Photo of Craig BeckerTHA President Craig Becker participated in the Tennessee Department of Health’s (TDH) recent launch of its safe sleep education and book project, which is designed to reduce sleep-related deaths in infants. While the department began its initial campaign in 2012, TDH launched the book project last week in partnership with the Charlie’s Kids Foundation and Tennessee hospitals. TDH will provide hospitals with copies of the Sleep Baby Safe and Snug board book for each baby born in their facilities in 2014. Hospitals are implementing safe sleep policies in their organizations to train staff and ensure staff model the correct behaviors for new parents, in addition to giving out the books for each new baby. All THA member hospitals have pledged to participate in the program and Tennessee is the first state to use the books in a statewide campaign through hospitals. For additional information about the safe sleep program, go to

THA HEN Receives Additional Year Award

The THA hospital engagement network (HEN) has been awarded a third contract year from CMS’ Innovation Center to continue the work of reducing hospital-acquired conditions by 40 percent and preventable readmissions by 20 percent. The funding will help support the improvement efforts and bring new resources to the 65 hospitals in the THA HEN.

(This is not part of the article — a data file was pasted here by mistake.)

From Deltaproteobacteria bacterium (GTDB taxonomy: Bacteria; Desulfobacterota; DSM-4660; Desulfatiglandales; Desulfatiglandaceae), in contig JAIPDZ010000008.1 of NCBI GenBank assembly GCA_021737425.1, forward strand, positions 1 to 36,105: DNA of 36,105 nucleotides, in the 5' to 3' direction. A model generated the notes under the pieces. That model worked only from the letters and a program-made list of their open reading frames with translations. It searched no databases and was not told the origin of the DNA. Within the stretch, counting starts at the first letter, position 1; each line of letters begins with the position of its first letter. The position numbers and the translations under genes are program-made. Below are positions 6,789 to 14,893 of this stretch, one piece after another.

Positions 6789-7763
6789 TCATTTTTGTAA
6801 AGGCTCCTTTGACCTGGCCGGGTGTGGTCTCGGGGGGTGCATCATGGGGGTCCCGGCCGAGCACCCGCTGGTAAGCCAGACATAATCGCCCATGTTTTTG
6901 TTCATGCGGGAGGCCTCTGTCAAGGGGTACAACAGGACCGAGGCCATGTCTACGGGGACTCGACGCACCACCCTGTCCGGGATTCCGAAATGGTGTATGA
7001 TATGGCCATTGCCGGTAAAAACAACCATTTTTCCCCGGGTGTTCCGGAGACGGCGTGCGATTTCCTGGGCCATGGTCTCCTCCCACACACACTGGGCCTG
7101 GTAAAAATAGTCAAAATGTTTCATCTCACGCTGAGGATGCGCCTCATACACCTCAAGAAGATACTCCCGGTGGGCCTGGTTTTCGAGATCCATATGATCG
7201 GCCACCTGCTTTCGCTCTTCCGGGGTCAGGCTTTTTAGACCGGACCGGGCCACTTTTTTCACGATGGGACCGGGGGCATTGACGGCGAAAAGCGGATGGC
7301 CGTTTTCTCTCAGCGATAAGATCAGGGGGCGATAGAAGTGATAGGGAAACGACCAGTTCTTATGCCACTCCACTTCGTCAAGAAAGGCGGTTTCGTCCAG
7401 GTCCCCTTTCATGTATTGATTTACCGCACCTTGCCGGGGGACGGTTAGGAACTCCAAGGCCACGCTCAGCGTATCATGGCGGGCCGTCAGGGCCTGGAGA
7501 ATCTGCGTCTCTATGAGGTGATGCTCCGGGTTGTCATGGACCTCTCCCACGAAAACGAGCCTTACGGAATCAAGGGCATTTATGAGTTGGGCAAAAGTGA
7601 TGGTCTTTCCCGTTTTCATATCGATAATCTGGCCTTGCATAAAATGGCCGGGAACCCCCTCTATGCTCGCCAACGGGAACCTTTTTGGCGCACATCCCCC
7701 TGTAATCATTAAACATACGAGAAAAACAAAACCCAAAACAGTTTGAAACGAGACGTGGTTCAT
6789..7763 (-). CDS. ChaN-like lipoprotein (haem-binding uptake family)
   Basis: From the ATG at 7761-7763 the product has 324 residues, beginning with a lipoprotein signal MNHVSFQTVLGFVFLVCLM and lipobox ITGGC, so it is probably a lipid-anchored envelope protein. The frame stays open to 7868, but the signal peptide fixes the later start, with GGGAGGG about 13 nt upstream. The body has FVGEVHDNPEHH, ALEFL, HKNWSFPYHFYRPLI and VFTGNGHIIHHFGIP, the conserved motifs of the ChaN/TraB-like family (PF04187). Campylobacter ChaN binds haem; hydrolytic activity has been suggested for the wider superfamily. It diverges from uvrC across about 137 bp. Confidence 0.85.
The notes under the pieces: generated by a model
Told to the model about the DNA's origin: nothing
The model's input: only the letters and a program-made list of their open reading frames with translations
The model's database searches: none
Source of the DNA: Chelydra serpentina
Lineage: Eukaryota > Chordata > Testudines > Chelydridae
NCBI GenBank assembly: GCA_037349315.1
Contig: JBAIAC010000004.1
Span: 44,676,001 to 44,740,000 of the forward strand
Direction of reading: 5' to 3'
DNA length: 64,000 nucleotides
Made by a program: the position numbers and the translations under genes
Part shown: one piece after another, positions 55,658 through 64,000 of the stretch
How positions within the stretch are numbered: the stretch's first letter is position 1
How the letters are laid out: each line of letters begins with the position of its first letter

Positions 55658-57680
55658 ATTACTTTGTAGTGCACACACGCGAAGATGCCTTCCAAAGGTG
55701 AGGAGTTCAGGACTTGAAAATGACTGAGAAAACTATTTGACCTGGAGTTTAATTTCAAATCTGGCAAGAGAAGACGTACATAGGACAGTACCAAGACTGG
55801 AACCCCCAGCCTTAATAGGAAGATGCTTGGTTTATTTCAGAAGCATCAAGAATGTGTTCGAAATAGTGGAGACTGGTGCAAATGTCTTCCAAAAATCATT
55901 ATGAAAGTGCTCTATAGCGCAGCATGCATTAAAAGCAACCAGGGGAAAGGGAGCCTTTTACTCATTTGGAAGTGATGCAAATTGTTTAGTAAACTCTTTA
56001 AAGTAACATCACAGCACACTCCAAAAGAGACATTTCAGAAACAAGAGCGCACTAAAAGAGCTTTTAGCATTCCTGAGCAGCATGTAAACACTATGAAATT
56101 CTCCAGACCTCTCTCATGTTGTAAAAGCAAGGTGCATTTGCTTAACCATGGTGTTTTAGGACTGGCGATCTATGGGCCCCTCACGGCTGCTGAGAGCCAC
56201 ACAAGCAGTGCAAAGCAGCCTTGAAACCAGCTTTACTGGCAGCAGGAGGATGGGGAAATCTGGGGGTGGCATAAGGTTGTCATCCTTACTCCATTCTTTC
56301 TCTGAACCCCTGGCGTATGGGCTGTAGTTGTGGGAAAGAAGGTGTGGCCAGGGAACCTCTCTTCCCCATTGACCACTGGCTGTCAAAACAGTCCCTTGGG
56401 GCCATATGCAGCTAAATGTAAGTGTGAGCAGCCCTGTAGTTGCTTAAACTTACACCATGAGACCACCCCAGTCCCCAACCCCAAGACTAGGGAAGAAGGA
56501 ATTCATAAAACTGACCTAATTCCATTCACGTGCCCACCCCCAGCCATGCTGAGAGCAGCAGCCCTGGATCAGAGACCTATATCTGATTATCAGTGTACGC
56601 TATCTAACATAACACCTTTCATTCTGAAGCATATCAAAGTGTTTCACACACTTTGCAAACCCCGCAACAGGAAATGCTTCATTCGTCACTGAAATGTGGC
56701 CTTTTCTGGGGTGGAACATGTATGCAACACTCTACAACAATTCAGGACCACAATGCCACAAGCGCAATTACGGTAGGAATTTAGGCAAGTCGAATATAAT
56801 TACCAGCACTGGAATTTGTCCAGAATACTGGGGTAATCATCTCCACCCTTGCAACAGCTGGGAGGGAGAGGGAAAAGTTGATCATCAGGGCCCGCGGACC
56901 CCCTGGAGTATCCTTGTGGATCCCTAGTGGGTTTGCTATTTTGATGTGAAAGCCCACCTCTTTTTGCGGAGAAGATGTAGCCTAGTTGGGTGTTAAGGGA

An overview webinar will be held on January 8 at 10:00 CT for THA HEN hospitals, describing the 2014 program and expectations. Those hospitals that do not belong to a HEN also are encouraged to attend and are welcome to join the THA HEN.

To register for the webinar, go to questions or more information, contact Patrice Mayo at THA,, 615-401-7434.

All Tennessee Birthing Hospitals Pledge to Wait for Babies to Arrive

One hundred percent of the hospitals that deliver babies in Tennessee have agreed “a healthy baby is worth the wait” and have signed pledges to implement “hard stop” policies to reduce early elective deliveries. The Tennessee Department of Health has partnered with THA, the Tennessee Initiative for Perinatal Quality Care and March of Dimes to reduce early elective deliveries in Tennessee, since shortening the time a baby develops in the womb can create a range of serious health problems.

Thanks to combined efforts by hospitals, clinicians and health leaders, the number of early elective deliveries is decreasing in Tennessee. In May 2012, nearly 18 percent of deliveries before 39 weeks in Tennessee were considered elective. Just 16 months later, the percentage is consistently below four. 

The Healthy Babies are Worth the Wait initiative targets expectant and prospective parents, healthcare providers and healthcare facilities to educate them about the benefits of waiting until at least 39 weeks for delivery of babies. Learn more about the initiative and what you can do to reduce premature births at

For additional information about the initiative, contact Chris Clarke at THA, 615-256-8240,